(This is the first in a series of posts about ending the right of private banks to create money.)
In January Jesse Myerson, writing in the Rolling Stone, called for five seemingly radical economic reforms in an article entitled Five Economic Reforms Millenials Should be Fighting For: guaranteed jobs for everyone, Social Security for all (a guaranteed Universal Basic Income for all citizens), Land Value Tax (which I blog about in Progress and Poverty ), creation of a Sovereign Wealth Fund (enabling government to buy back and own public assets), and a state-owned bank (like the Bank of North Dakota) in every state.
Personally I found the article disappointing and a little sad. Myerson seems to deliberately overlook the most pernicious problem in our present economic system: the power we give private banks to issue and control our money supply.
Contrary to popular opinion, the government doesn’t issue money, except for a limited amount of notes and coins. As the film below explains, 97% of the money supply is electronic and created by private banks when they issue loans.
A lot of people have the mistaken impression that banks use other depositors’ money when they loan us money to buy a house. What actually happens is that the bank creates the money out of thin air by entering numbers into a computer.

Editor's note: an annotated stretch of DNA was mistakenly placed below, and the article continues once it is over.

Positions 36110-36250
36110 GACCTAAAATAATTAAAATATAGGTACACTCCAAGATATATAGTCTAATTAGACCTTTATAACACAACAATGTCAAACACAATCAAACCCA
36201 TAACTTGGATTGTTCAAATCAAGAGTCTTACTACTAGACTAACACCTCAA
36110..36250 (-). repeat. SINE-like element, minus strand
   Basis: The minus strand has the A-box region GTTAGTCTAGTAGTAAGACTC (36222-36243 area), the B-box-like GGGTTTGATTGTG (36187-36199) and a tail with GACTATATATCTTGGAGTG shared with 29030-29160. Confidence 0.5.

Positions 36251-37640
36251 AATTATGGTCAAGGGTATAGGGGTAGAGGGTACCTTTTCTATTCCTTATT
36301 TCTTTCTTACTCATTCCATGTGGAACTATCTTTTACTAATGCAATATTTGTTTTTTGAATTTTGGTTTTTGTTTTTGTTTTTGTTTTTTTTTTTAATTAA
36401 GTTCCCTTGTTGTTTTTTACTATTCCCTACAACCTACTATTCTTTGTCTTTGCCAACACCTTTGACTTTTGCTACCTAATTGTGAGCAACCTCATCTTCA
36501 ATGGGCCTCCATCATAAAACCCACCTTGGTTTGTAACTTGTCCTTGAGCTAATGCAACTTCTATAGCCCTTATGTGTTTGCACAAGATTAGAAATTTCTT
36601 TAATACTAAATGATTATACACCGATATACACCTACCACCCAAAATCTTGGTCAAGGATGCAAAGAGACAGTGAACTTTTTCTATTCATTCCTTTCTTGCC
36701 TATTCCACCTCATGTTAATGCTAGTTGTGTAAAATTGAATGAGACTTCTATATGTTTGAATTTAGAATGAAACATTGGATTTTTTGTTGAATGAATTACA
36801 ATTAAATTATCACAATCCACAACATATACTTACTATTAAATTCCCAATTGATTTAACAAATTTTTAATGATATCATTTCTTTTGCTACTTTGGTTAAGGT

Another common erroneous belief is the the Federal Reserve, which serves as the US central bank, is a government agency. It’s not. It’s a consortium of private banks.
97% Owned (Positive Money 2012) makes the case that the only solution to the current economic recession is to ban private banks from issuing money. They argue for making money creation publicly accountable by restoring this function to government (ironically this is where most people mistakenly believe it lies). Until we make this happen, private banks will continue to use their control of the monetary system to undermine genuine economic and political reform.